Paul wrote a letter to the Christians in the Roman province of Galatia. Christians there dedicated to spiritual peace, spiritual development, and unity in Christ must have been extremely discouraged. Their preoccupation with "putting out fires" among Christians left little time or energy to devote to peace, development, and unity.

Some Jewish Christians from Judea attacked Paul's message to them [the message that converted them!]. They declared Paul's misunderstanding of the gospel produced a flawed message (1:6-2:10). Paul told non-Jews they could be saved through Christ without coming to him through Judaism. These Christians from Judea said Paul was horribly wrong. They told Galatian Christians (a) they were not saved and (b) their sins were not forgiven. Certainly they could be saved and forgiven. However, they were told that was possible only if they approached Christ by learning to do things the Jewish way.

To make matters more discouraging, the leading Jewish apostle visited non-Jewish Christians in Antioch of Syria (2:11-14). At first his visit was wonderful! He had table fellowship with non-Jewish Christians just as he did with Jewish Christians.

However, when he learned Jewish Christians from Judea were coming to Antioch, he ceased table fellowship with non-Jewish Christians. He feared the Jewish Christians who were coming. Insulting these non-Jewish Christians was not enough! He convinced other Jewish Christians there (including Barnabas, a Jewish missionary to non-Jewish people!) to end their table fellowship with non-Jewish Christians. How depressing to all Christians who were not Jews!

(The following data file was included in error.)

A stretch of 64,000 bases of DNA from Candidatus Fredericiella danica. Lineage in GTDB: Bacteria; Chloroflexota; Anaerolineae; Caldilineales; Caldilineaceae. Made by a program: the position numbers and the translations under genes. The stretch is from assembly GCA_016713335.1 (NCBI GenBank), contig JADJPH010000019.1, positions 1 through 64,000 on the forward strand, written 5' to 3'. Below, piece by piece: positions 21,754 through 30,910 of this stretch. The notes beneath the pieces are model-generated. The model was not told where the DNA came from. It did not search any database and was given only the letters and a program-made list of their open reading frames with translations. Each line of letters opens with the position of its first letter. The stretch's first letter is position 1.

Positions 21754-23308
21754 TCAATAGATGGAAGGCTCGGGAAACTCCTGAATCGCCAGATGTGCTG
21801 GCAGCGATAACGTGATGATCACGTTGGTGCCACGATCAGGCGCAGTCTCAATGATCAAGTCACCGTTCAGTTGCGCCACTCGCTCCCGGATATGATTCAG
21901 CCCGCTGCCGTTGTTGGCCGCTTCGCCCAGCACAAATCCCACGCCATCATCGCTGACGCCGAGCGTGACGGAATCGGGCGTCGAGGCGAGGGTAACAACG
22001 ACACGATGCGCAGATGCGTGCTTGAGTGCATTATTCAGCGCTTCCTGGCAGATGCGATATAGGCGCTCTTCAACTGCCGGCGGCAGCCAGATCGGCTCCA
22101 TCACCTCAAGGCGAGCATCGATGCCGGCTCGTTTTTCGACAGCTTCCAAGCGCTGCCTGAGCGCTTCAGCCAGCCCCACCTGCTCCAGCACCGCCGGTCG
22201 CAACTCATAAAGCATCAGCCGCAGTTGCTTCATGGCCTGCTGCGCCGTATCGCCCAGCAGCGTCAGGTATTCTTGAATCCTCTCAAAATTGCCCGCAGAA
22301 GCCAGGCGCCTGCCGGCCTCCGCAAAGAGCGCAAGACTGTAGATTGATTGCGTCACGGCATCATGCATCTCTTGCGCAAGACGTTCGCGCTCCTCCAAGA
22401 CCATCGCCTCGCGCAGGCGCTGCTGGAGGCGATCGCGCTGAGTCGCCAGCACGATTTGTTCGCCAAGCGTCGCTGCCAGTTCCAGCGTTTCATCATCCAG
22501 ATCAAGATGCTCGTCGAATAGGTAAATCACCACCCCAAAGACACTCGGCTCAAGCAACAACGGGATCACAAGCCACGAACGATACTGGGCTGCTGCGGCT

Additional discouragement: some non-Jewish Christians there did not understand the essential importance of allowing God's Spirit to bear fruit in their lives. Their lifestyle still was determined by physical desires instead of spiritual commitment (see chapter 5).

As he closed, Paul wrote, "Let us not lose heart in doing good, for in due time we will reap if we do not grow weary. So then, while we have opportunity, let us do good to all people, and especially to those who are of the household of the faith" (Galatians 6:9,10).

Devotion to doing good because of our faith in God and Christ still exhausts us.

So why try? "We are just plain tired!" Ah, but we forget. What? We do not do good because we can permanently "fix" everything in this world. We do good because God does good, and we are God's children. This world is temporary. God's home is not.

David Chadwell

West-Ark Church of Christ, Fort Smith, AR
Bulletin Article, 1 September 2002

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